Thorgaut could feel the breath being squeezed out him. The last thing he remembered before passing out was the man biting into his neck like a wolf.
Was he dreaming? Was he still in a coma? Had he fallen and the wolves eaten him? Maybe he was dead already, and this was the afterlife.
Thorgaut laughed out loud. “Well, let’s not count our chickens. I’m not a king yet, and my brothers are already making plans to keep that from happening.”
“Don’t worry,” Runa said. “I’ve already seen you as the king.”
“What? Don’t be silly,” he said. “That’s impossible.”
“No, really!” she replied. “I see things and know things before they happen just like my momma. She says that it’s a gift that we have. But we can’t tell anyone about it because they would burn us at the stake for being witches.”
“Well, are you a witch?” he asked.
“Of course not,” she retorted. “Witches are evil, and we aren’t evil. We only do good.”
“So, why are you telling me all this?” he asked. “Aren’t you afraid I’ll try to burn you at the stake.”
She laughed out loud. “You’re chained to the bed. You couldn’t hurt me even if you wanted to.”
Arnulfr stuck his head through the door. “What’s so funny,” he growled.
Runa had her back to the door. She didn’t bother to turn around. She just looked at Thorgaut and pressed her finger to her lips.
“Nothing much,” Thorgaut said. “We’re talking about the future and better days to come.”
Arnulfr grunted, “C’mon Runa. It’s time to get to bed.”
He turned around and walked back out leaving the door open.
Runa leaned forward and whispered, “They’re almost here. Don’t fall asleep. After Uncle Arn falls asleep, I’ll come to unlock the chains for you. Get ready.”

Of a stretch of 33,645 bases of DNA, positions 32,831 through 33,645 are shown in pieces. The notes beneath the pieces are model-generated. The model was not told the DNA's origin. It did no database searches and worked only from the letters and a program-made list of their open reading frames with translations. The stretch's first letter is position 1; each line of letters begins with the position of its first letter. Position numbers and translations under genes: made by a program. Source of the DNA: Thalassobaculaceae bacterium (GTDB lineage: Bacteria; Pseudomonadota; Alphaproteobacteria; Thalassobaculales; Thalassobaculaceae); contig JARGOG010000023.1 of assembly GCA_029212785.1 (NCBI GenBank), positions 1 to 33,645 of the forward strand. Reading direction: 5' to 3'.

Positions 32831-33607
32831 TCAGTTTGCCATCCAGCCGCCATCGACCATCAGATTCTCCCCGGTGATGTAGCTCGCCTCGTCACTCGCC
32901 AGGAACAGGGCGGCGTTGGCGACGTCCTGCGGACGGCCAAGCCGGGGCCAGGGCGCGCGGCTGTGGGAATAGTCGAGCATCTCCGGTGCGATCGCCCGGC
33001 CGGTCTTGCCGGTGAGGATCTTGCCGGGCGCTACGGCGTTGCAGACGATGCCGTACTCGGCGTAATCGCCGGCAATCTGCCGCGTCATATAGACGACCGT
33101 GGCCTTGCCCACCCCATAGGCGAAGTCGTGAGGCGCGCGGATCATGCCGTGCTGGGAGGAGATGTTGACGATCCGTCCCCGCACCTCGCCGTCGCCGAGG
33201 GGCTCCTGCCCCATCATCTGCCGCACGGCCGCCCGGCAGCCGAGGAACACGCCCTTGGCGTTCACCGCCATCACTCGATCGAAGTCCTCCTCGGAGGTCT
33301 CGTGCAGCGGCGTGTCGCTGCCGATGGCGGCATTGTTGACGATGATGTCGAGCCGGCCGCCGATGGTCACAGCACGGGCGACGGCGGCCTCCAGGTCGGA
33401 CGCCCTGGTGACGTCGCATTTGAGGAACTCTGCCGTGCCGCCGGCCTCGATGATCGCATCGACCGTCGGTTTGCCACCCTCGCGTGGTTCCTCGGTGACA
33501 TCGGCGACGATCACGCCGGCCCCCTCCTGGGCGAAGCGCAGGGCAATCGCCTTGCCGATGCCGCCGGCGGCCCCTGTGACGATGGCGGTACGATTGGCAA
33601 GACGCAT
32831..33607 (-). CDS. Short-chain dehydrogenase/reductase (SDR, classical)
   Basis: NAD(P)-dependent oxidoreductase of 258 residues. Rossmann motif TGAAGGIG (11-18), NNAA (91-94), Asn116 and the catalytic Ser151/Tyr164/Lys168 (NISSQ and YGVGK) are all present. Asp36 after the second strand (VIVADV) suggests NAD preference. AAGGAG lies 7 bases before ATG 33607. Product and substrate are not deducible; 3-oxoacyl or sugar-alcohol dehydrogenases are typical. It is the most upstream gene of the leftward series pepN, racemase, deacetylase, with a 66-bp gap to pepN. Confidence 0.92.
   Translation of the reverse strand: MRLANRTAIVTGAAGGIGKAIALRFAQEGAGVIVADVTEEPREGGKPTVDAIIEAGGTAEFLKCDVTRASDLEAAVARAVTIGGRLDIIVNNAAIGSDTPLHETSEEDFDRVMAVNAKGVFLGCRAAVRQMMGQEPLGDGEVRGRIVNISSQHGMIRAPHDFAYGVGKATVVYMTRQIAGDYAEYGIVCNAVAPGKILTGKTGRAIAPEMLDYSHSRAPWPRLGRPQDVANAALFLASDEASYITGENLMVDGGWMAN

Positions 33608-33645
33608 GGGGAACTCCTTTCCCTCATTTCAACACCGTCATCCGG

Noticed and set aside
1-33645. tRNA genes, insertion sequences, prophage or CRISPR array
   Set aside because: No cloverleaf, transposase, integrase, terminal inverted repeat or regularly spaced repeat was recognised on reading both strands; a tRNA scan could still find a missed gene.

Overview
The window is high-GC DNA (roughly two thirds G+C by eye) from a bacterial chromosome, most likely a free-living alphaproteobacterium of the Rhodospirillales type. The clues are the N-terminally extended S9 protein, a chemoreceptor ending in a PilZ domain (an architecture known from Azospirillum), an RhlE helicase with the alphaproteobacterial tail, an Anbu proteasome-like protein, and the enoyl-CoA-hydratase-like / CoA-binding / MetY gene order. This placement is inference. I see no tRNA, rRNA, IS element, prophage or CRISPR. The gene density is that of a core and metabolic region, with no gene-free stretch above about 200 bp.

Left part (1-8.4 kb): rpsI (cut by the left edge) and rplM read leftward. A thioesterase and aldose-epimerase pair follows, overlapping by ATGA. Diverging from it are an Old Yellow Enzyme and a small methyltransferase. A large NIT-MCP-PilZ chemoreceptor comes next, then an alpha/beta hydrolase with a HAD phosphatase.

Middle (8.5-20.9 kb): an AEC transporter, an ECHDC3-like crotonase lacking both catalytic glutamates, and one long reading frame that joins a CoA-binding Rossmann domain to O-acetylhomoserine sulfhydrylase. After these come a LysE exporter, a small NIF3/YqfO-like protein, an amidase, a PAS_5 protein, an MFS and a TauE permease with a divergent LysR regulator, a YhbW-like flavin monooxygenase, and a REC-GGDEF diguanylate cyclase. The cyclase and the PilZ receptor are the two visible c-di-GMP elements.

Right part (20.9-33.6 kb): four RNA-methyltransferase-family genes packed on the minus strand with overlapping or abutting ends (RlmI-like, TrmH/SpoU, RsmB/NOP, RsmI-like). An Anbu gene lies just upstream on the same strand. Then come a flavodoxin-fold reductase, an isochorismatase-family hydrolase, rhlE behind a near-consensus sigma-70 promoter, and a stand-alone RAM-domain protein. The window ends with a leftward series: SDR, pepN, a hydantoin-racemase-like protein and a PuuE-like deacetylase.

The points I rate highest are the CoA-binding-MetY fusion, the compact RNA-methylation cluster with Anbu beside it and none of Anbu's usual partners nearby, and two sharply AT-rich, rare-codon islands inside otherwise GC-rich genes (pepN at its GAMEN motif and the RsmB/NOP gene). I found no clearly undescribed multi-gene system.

Thorgaunt grunted in reply. He didn’t know how to take her. A kid her age talking like that was flat-out crazy due to the trauma she had suffered. But still, he wasn’t about to complain if she was going to let him go. He didn’t trust Arnulfr. The man would just as soon kill him as look at him.
He laid back in the darkness and pondered what she had said of his future. It made sense and lined up with the things his mother had told him. He would be king of all of NorthWorld and not just Jorundarfell. His mother had assured him that he would one day lead the people to safety and freedom.
He had never given it much thought really, but freedom from what was the first question that came to his mind. NorthWorld didn’t have any major enemies. Maybe they were projecting their need for purpose onto him.
Thorgaut never worried about that kind of stuff. He sincerely tried to enjoy life and live each moment to the fullest. He knew he would be king someday, but wasn’t in any hurry to take on that responsibility any time soon.
Sleep soon overcame him even though he tried to stay awake in case Runa came for him. He awoke with a start. There was complete silence in the house. Nor was there any more light coming in from under the door.
It was too silent. The calm before a storm kind of silent. An eerie dread fell over Thorgaut. He almost got the impression that someone was watching him. He looked around trying to peer into the darkness, but he couldn’t see anything. He squeezed his eyes tightly and buried his face in the pillow.
The wind picked back up and whistled in through the rafters. Thorgaut felt the crisp, chill draft blowing over him. He could smell the stew wafting through the house, and his stomach growled. He should have asked for more. That had been barely enough to fill him on a typical day, much less when he hadn’t eaten for several days.
He thought he heard something and lifted his head.
“Runa,” he whispered. “Are you there?”
“What do you want with Runa?” a loud voice boomed out from the darkness.
Thorgaut jumped at the sound of Arnulfr’s voice.
“Sheesh, Arnulfr!” he practically shouted. “You sure know how to scare someone. What are you doing in here?”
“I’m keeping an eye on you, of course,” Arnulfr growled. “But you haven’t answered my question.”
“I thought I heard her and was going to ask for some more of that soup she made,” he replied. “I guess I was dreaming.
He chuckled to brush it off, but Arnulfr didn’t reply.
“I just ate, and I’m already hungry again. I guess this is what a bear must feel like after waking up from hibernation,” Thorgaut said out loud as if muttering to himself.